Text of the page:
Chain of Title








constitutes prima facie evidence that it possesses a proper chain of title, in this instance, that the copyright passed from Schucman to FIP by oral assignment prior to registration. Under the 1909

Copyright Act, in contrast to the current statute, an assignment of a copyright "did not have to be in writing to be enforceable." Self-Realization Fellowship Church v. Ananda Church of Self-

Realization, 206 F.3d 1322, 1325 (9th Cir. 2000); see also Magnuson


v. Video Yesteryear, 85 F.3d 1424, 1428 (9th Cir. 1996) (citing 3 Nimmer § 10.03[A] at 10-39; Valente-Kritzer Video v. Pinckney, 881 F.2d 772, 775 (9th Cir. 1989); Eden Toys, Inc. v. Florelee

Undergarment Co., 697 F.2d 27, 36 (2d Cir. 1982)). Moreover, under the 1909 Act, where an author did not register the copyright and instead gave the manuscript to someone else to publish (here, FIP), a written assignment was unnecessary. See Houghton Mifflin Co. v. FIP FIP

Stackpole Sons, Inc., 104 F.2d 306, 311 (2d Cir. 1939). subsequently licensed the Course to Penguin for publishing.

later assigned the copyright to FACIM, in writing, subject to the Penguin license. The chain of title is valid and Defendants have

not met their burden of proof to demonstrate otherwise.








defense, nor the fraud on the Copyright Office defense, nor the chain of title defense, Plaintiffs have a valid copyright in the Course.











copyright must demonstrate that: '(1) the defendant has actually copied the plaintiff's work; and (2) the copying is illegal because a substantial similarity exists between the defendant's work and


the protectible elements of plaintiff's.'" Lollytogs Ltd., 71 F.3d 996, 1002 (2d

Knitwaves, Inc. v. Cir. 1995) (quoting

Fisher-Price, Inc. v. Well-Made Toy Mfg. Corp., 25 F.3d 119, 122-23 (2d Cir. 1994)).

There is no genuine dispute here that Defendants have copied verbatim large sections of the Course, including the entire Workbook and unadulterated sections of the Text. They have also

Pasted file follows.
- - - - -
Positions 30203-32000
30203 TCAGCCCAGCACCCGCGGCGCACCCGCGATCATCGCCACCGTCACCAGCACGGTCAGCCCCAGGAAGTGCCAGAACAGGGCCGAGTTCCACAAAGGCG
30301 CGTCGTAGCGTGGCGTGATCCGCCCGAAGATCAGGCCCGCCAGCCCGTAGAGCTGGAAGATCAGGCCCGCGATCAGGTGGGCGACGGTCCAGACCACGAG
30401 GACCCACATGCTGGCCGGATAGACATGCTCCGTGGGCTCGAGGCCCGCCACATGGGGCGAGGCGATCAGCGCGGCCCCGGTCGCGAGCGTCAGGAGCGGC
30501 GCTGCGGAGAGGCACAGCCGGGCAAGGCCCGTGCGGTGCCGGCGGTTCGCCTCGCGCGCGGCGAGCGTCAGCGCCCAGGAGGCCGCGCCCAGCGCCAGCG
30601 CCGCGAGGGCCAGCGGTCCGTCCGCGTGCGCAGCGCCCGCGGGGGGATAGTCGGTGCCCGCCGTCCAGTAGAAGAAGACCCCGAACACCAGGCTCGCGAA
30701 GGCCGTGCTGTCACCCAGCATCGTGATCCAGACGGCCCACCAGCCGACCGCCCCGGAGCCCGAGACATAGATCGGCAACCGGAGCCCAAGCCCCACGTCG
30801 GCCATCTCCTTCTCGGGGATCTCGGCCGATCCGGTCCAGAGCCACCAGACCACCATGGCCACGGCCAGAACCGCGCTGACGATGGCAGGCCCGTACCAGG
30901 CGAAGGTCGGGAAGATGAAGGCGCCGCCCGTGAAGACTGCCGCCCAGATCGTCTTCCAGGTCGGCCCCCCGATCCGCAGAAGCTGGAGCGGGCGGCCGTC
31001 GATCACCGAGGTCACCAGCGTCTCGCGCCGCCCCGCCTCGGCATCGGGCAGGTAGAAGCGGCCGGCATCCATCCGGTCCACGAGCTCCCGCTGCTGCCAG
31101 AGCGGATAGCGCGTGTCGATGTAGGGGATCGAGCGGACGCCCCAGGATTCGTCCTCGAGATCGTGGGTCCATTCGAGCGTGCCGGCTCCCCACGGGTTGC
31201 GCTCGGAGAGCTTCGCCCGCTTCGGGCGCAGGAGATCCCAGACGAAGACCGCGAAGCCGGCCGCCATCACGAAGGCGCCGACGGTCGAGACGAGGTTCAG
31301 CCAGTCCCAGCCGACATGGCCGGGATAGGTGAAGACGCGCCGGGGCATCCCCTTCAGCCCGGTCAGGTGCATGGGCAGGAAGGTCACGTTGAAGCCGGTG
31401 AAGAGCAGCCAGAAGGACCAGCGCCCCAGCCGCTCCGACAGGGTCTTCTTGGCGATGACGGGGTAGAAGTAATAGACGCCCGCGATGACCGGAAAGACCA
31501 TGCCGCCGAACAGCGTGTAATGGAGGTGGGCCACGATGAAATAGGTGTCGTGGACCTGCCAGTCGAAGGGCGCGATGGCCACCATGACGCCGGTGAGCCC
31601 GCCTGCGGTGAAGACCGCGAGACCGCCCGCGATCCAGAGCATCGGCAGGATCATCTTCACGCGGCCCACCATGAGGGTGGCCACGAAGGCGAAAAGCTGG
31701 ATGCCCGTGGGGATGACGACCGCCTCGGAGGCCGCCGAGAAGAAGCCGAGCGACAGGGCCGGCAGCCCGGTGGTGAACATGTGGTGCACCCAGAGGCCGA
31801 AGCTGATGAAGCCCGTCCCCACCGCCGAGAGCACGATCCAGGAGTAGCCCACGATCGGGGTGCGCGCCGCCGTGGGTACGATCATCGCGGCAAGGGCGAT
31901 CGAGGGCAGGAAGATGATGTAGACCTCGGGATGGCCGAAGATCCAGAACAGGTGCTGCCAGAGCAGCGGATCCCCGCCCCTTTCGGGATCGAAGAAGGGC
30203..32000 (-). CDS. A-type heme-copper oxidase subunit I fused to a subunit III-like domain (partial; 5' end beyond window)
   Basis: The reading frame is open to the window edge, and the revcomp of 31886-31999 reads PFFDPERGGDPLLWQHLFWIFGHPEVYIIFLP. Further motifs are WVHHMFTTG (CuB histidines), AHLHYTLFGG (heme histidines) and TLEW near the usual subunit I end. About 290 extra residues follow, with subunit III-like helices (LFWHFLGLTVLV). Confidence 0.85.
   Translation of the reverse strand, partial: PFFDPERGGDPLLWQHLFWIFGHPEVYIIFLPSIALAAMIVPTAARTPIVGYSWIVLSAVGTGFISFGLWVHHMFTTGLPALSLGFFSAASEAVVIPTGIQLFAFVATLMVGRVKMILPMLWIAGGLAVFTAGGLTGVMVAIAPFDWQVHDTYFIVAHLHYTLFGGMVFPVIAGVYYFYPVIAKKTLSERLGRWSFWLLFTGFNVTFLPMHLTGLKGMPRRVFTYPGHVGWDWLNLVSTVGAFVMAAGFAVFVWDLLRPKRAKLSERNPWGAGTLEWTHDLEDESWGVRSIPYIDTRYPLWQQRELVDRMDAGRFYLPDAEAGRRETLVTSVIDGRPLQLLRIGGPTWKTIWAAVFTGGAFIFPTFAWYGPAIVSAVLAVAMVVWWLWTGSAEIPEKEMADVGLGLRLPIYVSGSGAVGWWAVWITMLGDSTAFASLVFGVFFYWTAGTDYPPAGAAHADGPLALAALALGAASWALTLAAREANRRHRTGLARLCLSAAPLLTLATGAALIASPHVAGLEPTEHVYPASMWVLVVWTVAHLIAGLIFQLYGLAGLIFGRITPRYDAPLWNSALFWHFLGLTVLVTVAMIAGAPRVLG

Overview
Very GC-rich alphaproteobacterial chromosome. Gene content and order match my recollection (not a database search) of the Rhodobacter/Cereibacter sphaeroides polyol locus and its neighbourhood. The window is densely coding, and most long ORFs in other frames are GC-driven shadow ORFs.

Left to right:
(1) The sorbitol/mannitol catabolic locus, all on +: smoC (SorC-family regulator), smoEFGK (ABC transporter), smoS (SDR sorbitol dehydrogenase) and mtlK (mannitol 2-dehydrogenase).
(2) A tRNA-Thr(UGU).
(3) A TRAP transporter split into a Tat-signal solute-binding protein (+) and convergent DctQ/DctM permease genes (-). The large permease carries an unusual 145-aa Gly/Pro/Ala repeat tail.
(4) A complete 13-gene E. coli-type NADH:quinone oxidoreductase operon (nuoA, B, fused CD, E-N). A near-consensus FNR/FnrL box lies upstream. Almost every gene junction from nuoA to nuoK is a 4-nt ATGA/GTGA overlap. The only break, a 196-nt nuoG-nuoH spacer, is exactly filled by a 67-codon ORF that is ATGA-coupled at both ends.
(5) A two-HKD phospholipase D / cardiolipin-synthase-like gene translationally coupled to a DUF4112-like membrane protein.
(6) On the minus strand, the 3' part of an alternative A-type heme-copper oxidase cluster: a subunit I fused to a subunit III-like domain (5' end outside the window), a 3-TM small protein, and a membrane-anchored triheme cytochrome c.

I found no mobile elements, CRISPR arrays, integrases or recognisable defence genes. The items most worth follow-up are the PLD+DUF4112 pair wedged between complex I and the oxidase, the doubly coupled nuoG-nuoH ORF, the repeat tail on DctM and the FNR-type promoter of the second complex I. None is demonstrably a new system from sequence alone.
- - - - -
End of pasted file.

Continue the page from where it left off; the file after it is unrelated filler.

made foreign translations, and placed portions of the Course on internet web sites. authorization and None of these activities was done with the consent of Plaintiffs. Thus, absent any

colorable affirmative defense, summary judgment for Plaintiffs would be proper.

III. Affirmative Defenses







defenses to Plaintiffs' claims: (a) public domain; (b) estoppel; (c) fair use; (d) copyright misuse/unclean hands; (e) freedom of religion; (f) merger; and (g) the related defenses of abandonment, acquiescence, waiver, and laches. turn. These will be considered in


Public Domain


Under the 1909 Act, general publication of a work without notice of copyright injected the work into the public domain and stripped it of copyright protection. See Sanga Music, Inc. v. EMI Limited domain.

Blackwood Music, Inc., 55 F.3d 756, 759 (2d Cir. 1995). publication did not place the work in the public

See Paramount Pictures Corp. v. Rubinowitz, 217 U.S.P.Q. 48, 1981 WL 1396, at *3-*4 (E.D.N.Y. 1981). The distinction between a

general and a limited publication has been set forth in a recent decision from this District:

A general publication "occurs when by the consent of the copyright owner, the original or tangible copies of a work are sold, leased, loaned, given away, or otherwise made available to the general public, or when an authorized offer is made to dispose of the work in any such manner even if a sale or other such disposition does not in fact occur." 1 Nimmer § 4.04, at 4-18 (3d ed. 1997) (footnotes omitted); see also American Visuals Corp. v. Holland, 239 F.2d 740, 744 (2d Cir. 1956) (where plaintiff disseminated over 200 copies of his book by placing them in hotel rooms, and distributed them in an effort to get business, such dissemination constituted a general publication, because even though the purpose of the distribution was limited, the "persons" to whom it might be given were unlimited). A "limited publication," in contrast, "communicates the contents of a [work] to a definitely selected group and for a limited purpose, and without the right of diffusion, reproduction, distribution or sale ... [and therefore] does not result in the loss of the author's common law copyright to his [work]." White v. Kimmell, 193 F.2d 744, 746-47 (9th Cir. 1952).

Proctor & Gamble Co. v. Colgate-Palmolive Co., No. 96 Civ. 9123, 1998 WL 788802, at *38, (S.D.N.Y. Nov. 9, 1998). 43

There is a genuine issue of material fact whether a general distribution of the Course occurred during the summer of 1975. As Skutch's rewriting of potentially damaging material from

his book, "Journey Without Distance," suggests, the circumstances of the pre-publication distribution of copies of the Course in the San Francisco area are unclear. how many copies The were same There is an issue as to exactly to apply whom, with and under to what the